Planes, trains and automobile. No matter how you’re getting to your destination, holiday travel can be nerve-wracking in the best of times. And this year, following the recent terrorist attacks, the State Department has issued a global travel alert for US citizens traveling abroad. While no specific advisory has been issued for domestic travel, the Transportation and Security Administration (TSA) announced heightened security ahead of the holiday period and beyond.
Beyond the added security and safety concerns, the ordinary hassles of travel aren’t going away. But help is here. We’ve collected helpful tips to reduce stress and keep your holiday travel as merry as possible.
Before you go
- If traveling abroad register with the State Department’s Smart Traveler Enrollment program.
- Program airline numbers, frequent flyer numbers, credit and bank card help lines into your cell phone. As an added precaution, also write down important numbers and addresses in case your phone loses battery power or (knock wood) gets lost or damaged.
- Scan your travel documents (tickets, reservation numbers and the like) into your phone or computer and email to yourself and to a trusted family member or friend that you can reach in an emergency.
- Download your airline’s app. If your flight gets delayed or cancelled for any reason, go online and/or call the airline while you wait in line. This is especially true if the flight is cancelled due to weather conditions, says frequent traveler Roger Brinkley, the CEO of Pac2Go. “Even if you don’t have status on the airlines, calling will get you where you have to go faster,” says Brinkley. “And the person taking the call probably won’t be as stressed as the person behind the counter,” he adds.
- Be social media savvy urges Paige Hanson, Educational Senior Programs Manager at identity security firm LifeLock. Hanson advises that you don’t talk about your dates of travel on social media. If you are engaging on social media platforms, disable the geotag function on your mobile device, she says.
- Hanson also advises travelling “wallet light” by carrying only two credit cards and a debit/ATM card. Try to use a credit card over a debit card. “If your card is breached, it may be easier to dispute the charges with your financial institution,” she notes.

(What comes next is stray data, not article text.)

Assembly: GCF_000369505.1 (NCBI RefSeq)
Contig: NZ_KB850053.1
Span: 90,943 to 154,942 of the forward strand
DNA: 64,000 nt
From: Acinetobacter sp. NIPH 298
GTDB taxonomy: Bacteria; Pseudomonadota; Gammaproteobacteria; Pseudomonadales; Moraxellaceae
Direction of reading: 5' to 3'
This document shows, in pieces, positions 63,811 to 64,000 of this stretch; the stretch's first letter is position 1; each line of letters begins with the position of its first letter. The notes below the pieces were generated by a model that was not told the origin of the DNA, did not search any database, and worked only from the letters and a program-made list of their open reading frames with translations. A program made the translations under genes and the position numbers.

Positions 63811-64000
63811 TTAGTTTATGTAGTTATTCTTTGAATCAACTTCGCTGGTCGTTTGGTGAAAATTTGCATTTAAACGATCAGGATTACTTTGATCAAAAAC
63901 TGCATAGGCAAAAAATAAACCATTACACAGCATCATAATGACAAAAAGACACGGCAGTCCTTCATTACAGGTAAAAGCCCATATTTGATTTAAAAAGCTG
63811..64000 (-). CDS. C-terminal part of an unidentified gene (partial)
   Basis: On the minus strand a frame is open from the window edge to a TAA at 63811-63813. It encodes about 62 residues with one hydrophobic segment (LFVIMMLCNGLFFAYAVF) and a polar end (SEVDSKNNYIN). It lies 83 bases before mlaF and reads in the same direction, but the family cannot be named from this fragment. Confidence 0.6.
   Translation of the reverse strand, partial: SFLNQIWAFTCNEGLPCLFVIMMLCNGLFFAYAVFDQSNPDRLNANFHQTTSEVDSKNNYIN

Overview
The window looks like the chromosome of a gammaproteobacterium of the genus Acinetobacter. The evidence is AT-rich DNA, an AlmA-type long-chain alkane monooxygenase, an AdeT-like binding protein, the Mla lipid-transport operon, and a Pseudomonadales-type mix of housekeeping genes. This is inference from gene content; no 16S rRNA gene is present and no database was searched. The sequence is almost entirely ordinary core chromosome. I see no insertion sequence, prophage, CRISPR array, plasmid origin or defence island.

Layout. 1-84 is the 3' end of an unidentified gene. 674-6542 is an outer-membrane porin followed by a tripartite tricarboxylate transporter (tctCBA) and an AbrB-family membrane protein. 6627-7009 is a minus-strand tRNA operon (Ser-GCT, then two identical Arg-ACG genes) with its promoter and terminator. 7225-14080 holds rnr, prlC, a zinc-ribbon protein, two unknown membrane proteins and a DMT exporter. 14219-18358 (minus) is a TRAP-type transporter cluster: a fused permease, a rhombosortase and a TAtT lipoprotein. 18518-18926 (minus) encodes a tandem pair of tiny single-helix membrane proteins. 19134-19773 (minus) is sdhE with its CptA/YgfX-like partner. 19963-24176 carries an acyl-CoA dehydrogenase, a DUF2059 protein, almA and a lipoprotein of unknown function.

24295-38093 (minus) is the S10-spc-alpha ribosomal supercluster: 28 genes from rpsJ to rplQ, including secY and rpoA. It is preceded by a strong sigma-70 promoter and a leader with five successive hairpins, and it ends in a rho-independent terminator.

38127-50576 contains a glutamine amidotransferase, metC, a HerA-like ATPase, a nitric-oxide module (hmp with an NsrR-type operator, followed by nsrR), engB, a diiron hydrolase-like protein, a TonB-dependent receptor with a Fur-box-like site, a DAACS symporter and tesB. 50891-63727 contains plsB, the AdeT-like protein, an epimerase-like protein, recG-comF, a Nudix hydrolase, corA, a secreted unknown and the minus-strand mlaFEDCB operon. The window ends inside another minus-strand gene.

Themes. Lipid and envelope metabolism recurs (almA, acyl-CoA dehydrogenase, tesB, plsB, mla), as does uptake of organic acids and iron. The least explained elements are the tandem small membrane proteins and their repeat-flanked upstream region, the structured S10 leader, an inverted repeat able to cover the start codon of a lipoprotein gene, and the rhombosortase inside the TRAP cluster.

- Use Wi-Fi cautiously advises Hanson. In the airport, at a hotel or other public space, don’t transact or check your banking statements and try not to enter any passwords.
At the airport
- Have ID’s and plane tickets out. Empty your pockets, place all coins, jewelry, belts with buckles in the bin. Take coats and shoes off and place in bin. Take laptops out and place in a separate bin.
- Follow the TSA’s 311 guidelines for carry-on luggage for non-exempt liquids: 3-ounce bottle or less for all liquids, gels and aerosols, placed in a 1 quart-sized, clear, plastic, zip-top bag; 1 bag per passenger placed in screening bin. Note: The limitations on liquids apply only to carry-on bags and larger quantities may be packed in checked baggage.
- TSA also recommends that passengers do not travel with wrapped packages. In order to determine if the contents of a package are a threat, a security officer may need to unwrap and inspect the item.
- Medicines should be in their original prescription bottles, and you should also carry copies of your prescriptions (ask your pharmacist to print an extra label or ask your doctor for a copy of your prescription) advises Dr. Michael Zimring, Director, The Center for Wilderness and Travel Medicine at Mercy Medical Center in Baltimore. Pack all your medicines and medical supplies in your carry-on luggage.
- If you’re traveling with a pet, you’ll have to take your pet out of the carrying case and place the case through the X-ray machine. Remember to remove the leash when carrying your pet through the metal detector.
- If planning to fly with a pet in cabin, check requirements with the airline and make reservations for your pet when you book your ticket as airlines often restrict how many pets can fly in the cabin on a particular flight, says pet owner Matilda Geroulis of The Travel Sisters. Also, make sure your pet is microchipped and registered. If you are traveling internationally and considering taking your pet, be sure to contact the embassy of the destination country regarding quarantine rules.
- Familiarize your pet with its crate or carrier. Purchase the item at least a month before travel to allow your pet ample time to get comfortable with it advises Heidi Ganahl, CEO of Camp Bow Wow.
- If you’re traveling by car, purchase a seatbelt for your pooch. It allows your dog to move around, but provides restraint in case of a sudden stop or accident says Ganahl.
- Feed your pet about five or six hours before traveling to avoid motion sickness recommends Ganahl. Providing time for food to digest lessens the chances of your pet becoming ill during travel.
And to keep yourself feeling well while traveling, strive to keep your sense of humor (and make sure to stretch your legs while onboard the airplane). Remember that aggravation is temporary. Still, if you feel yourself losing it, try Dr. Andrew Weill’s relaxing breath exercise:
- Exhale completely through your mouth, making a whoosh sound.
- Close your mouth and inhale quietly through your nose to a mental count of four
- Hold your breath for a count of seven.
- Exhale completely through your mouth, making a whoosh sound to a count of eight.
- Repeat the cycle three more times for a total of four breaths.
Have a safe trip and enjoy the journey as much as your destination.